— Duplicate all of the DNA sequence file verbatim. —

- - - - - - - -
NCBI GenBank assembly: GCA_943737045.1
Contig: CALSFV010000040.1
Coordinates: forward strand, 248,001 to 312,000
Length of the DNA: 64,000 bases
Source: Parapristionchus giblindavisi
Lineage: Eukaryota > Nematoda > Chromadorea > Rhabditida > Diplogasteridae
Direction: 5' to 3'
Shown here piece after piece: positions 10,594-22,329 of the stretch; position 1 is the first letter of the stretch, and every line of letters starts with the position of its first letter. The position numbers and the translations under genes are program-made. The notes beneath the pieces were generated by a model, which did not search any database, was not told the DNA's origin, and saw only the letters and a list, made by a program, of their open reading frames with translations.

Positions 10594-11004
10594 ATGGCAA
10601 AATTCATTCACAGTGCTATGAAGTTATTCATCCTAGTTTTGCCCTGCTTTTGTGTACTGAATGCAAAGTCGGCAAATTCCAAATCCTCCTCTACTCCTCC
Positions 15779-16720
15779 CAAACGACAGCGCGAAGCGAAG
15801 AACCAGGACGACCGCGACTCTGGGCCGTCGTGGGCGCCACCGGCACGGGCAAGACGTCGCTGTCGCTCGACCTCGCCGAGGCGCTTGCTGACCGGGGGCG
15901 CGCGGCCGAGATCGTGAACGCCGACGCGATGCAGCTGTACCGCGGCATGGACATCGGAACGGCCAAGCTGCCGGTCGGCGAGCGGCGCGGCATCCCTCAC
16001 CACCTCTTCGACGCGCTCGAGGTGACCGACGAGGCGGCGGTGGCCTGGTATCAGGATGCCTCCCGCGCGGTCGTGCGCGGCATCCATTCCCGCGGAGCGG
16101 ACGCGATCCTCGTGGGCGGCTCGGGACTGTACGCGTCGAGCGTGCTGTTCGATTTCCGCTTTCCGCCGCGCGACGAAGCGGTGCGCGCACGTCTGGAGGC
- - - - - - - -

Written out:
NCBI GenBank assembly: GCA_943737045.1
Contig: CALSFV010000040.1
Coordinates: forward strand, 248,001 to 312,000
Length of the DNA: 64,000 bases
Source: Parapristionchus giblindavisi
Lineage: Eukaryota > Nematoda > Chromadorea > Rhabditida > Diplogasteridae
Direction: 5' to 3'
Shown here piece after piece: positions 10,594-22,329 of the stretch; position 1 is the first letter of the stretch, and every line of letters starts with the position of its first letter. The position numbers and the translations under genes are program-made. The notes beneath the pieces were generated by a model, which did not search any database, was not told the DNA's origin, and saw only the letters and a list, made by a program, of their open reading frames with translations.

Positions 10594-11004
10594 ATGGCAA
10601 AATTCATTCACAGTGCTATGAAGTTATTCATCCTAGTTTTGCCCTGCTTTTGTGTACTGAATGCAAAGTCGGCAAATTCCAAATCCTCCTCTACTCCTCC
Positions 15779-16720
15779 CAAACGACAGCGCGAAGCGAAG
15801 AACCAGGACGACCGCGACTCTGGGCCGTCGTGGGCGCCACCGGCACGGGCAAGACGTCGCTGTCGCTCGACCTCGCCGAGGCGCTTGCTGACCGGGGGCG
15901 CGCGGCCGAGATCGTGAACGCCGACGCGATGCAGCTGTACCGCGGCATGGACATCGGAACGGCCAAGCTGCCGGTCGGCGAGCGGCGCGGCATCCCTCAC
16001 CACCTCTTCGACGCGCTCGAGGTGACCGACGAGGCGGCGGTGGCCTGGTATCAGGATGCCTCCCGCGCGGTCGTGCGCGGCATCCATTCCCGCGGAGCGG
16101 ACGCGATCCTCGTGGGCGGCTCGGGACTGTACGCGTCGAGCGTGCTGTTCGATTTCCGCTTTCCGCCGCGCGACGAAGCGGTGCGCGCACGTCTGGAGGC